Carl Filipiak and The Jimi Jazz Band’s latest release, “What Now” is a mix of serious and fun. The album contains original material as well as interesting choices for cover songs.
About Carl Filipiak
Carl Filipiak is an acclaimed jazz guitarist. Hearing him play will surprise some listeners that they haven’t heard him before. Jazz magazines have bestowed titles on him that indicate his prowess. For example, Jazziz Magazine has included Filipiak on a list of nominations for “New Fusion Blood.” In addition, Jazz Times Magazine calls him, “a dazzlingly versatile guitarist.”
To earn the reputation he has garnered, Filipiak has worked with Dennis Chambers, Victor Wooten, and Grammy nominee, Bob Berg. In addition to Jazziz and JazzTimes magazines, Filipiak has received attention from Billboard, Guitar Player, Guitar World, and 20th Century Guitar magazines. Further, his music has appeared on Turner Broadcasting and NBC Sports. The latter has used Filipiak’s work in several televised events, including the Olympics.
Filipiak’s current band, Carl Filipiak and the Jimi Jazz Band, features Frank Young on drums, Paul Hannah on sax, and Matt Everhart on bass. Their latest release on Geometric Records, “What Now,” includes a number of standout tracks. Among the must-hear songs are the title track, “High Moon,” and their instrumental version of “Sunny.”
Sound of “What Now”
Probably the most surprising thing about “What Now,” especially as it opens, is the rock sensibility of it. The first song, “High Moon” is a Filipiak original. The guitar work is almost breathtaking in its verve and swagger. The entire track moves with the heavy, but malleable, guitar motif. The sound begs the question, “Is this rock, or is this jazz?” It is actually a successful blend of both. “High Moon” sets audiences’ expectations for the rest of the album quite high.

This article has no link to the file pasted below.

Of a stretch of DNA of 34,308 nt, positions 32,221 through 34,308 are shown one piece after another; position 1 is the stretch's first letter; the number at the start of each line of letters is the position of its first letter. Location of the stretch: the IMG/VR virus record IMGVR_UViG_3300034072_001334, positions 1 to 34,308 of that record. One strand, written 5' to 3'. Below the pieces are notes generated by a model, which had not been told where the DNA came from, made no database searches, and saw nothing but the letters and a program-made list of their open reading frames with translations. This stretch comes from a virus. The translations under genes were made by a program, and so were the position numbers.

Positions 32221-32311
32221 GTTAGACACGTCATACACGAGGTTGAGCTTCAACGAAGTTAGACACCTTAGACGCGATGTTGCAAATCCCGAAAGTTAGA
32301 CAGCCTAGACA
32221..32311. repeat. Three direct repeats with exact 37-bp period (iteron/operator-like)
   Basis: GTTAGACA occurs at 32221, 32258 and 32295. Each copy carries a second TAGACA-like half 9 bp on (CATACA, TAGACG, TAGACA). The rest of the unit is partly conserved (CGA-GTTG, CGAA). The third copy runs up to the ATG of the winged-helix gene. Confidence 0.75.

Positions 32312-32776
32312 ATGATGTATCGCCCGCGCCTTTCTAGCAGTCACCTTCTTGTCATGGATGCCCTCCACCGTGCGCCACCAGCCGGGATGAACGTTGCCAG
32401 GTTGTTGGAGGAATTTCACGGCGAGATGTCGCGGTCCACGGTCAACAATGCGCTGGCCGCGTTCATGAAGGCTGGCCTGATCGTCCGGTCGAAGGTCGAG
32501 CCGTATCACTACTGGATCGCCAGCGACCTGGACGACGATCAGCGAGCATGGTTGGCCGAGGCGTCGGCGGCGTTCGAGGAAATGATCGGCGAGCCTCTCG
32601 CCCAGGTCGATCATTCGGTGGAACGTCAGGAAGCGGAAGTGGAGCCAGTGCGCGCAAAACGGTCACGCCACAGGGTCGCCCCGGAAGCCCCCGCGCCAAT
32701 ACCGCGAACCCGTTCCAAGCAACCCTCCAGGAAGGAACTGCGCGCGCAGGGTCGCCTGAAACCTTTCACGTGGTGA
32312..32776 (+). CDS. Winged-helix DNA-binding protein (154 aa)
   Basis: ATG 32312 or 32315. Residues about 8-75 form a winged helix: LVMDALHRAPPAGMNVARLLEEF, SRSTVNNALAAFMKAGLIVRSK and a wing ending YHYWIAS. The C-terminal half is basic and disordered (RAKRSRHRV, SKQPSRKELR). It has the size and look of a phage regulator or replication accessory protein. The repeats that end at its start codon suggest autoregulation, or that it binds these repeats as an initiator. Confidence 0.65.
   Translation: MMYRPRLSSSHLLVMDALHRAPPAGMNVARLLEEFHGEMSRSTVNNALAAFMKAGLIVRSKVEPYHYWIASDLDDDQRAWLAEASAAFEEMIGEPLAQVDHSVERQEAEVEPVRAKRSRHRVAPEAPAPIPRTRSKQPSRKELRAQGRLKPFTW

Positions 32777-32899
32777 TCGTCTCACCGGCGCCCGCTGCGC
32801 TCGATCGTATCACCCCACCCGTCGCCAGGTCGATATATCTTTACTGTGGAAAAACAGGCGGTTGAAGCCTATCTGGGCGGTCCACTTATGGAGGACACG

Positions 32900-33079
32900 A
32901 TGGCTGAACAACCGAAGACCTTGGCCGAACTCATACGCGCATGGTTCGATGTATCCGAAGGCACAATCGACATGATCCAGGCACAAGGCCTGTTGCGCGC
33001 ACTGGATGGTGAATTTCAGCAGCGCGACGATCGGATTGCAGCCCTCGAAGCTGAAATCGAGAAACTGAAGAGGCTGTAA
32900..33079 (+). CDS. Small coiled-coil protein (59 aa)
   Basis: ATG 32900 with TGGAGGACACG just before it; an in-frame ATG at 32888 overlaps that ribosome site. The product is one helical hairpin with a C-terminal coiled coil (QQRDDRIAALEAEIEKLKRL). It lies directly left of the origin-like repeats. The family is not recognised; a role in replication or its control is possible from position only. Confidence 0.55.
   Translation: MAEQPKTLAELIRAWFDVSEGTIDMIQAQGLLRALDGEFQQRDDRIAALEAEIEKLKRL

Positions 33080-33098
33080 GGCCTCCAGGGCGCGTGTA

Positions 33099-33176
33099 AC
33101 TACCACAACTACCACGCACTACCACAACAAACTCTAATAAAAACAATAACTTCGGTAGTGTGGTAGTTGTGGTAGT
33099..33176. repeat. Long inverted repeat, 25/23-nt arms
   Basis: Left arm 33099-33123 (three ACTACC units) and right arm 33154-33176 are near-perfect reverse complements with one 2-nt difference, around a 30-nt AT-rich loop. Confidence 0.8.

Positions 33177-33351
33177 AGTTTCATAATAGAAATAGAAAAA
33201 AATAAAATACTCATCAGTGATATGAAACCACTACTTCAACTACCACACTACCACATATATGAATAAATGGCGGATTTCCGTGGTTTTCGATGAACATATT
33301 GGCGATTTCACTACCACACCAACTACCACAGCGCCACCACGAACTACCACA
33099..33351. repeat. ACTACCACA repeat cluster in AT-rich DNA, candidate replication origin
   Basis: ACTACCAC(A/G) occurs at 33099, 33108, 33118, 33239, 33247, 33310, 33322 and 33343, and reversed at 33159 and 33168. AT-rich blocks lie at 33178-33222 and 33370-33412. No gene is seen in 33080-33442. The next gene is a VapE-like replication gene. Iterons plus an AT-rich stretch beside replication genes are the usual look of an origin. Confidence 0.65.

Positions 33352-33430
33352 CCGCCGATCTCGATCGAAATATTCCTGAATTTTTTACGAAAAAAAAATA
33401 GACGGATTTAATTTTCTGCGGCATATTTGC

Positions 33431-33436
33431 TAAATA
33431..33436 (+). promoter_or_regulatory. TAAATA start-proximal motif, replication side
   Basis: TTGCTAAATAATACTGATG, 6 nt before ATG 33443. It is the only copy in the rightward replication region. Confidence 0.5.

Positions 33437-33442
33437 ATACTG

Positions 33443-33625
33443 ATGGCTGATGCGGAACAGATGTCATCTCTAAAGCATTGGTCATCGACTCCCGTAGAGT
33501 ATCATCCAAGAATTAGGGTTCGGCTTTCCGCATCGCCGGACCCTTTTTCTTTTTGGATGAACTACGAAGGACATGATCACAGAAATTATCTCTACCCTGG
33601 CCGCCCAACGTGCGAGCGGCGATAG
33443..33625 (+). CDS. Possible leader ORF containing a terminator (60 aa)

“What Now” is the title track, and since it follows “High Moon,” the bar for it is set high. Listeners need not worry. Filipiak and his ensemble imbue “What Now” with the rock energy that filled “High Moon.” This time, though, the guitar motif is slower, and it is followed and echoed by a saxophone. It sounds, too, as if the bass is joining that same pattern. What is unmistakable here is the groove. So far, the album has great potential for engaging live audiences. The latter half of the song sounds more like what some consider contemporary jazz, as the saxophone takes the lead in the soundscape, and the piece speeds up.
“Sunny” as done by Filipiak and the Jimi Jazz Band, takes on a life of its own. The opening, with its cracking drums, thumping bass, and searing organ sliding in around the other instruments, actually sounds like something the Red Hot Chili Peppers would do. After a few measures of rock sensibility, “Sunny” morphs into an instrumental of Bobby Hebb’s soul classic.
The band also covers “Strawberry Fields” and makes the Beatles’ song their own. With only eight songs on the disc, listeners will rue the fact that “What Now” isn’t longer. This is an interesting album that doesn’t overwhelm listeners with strident or jarring sounds that sometimes occur in jazz fusion. As a result, jazz fans won’t be disappointed. “What Now” is an album to listen to over and over again.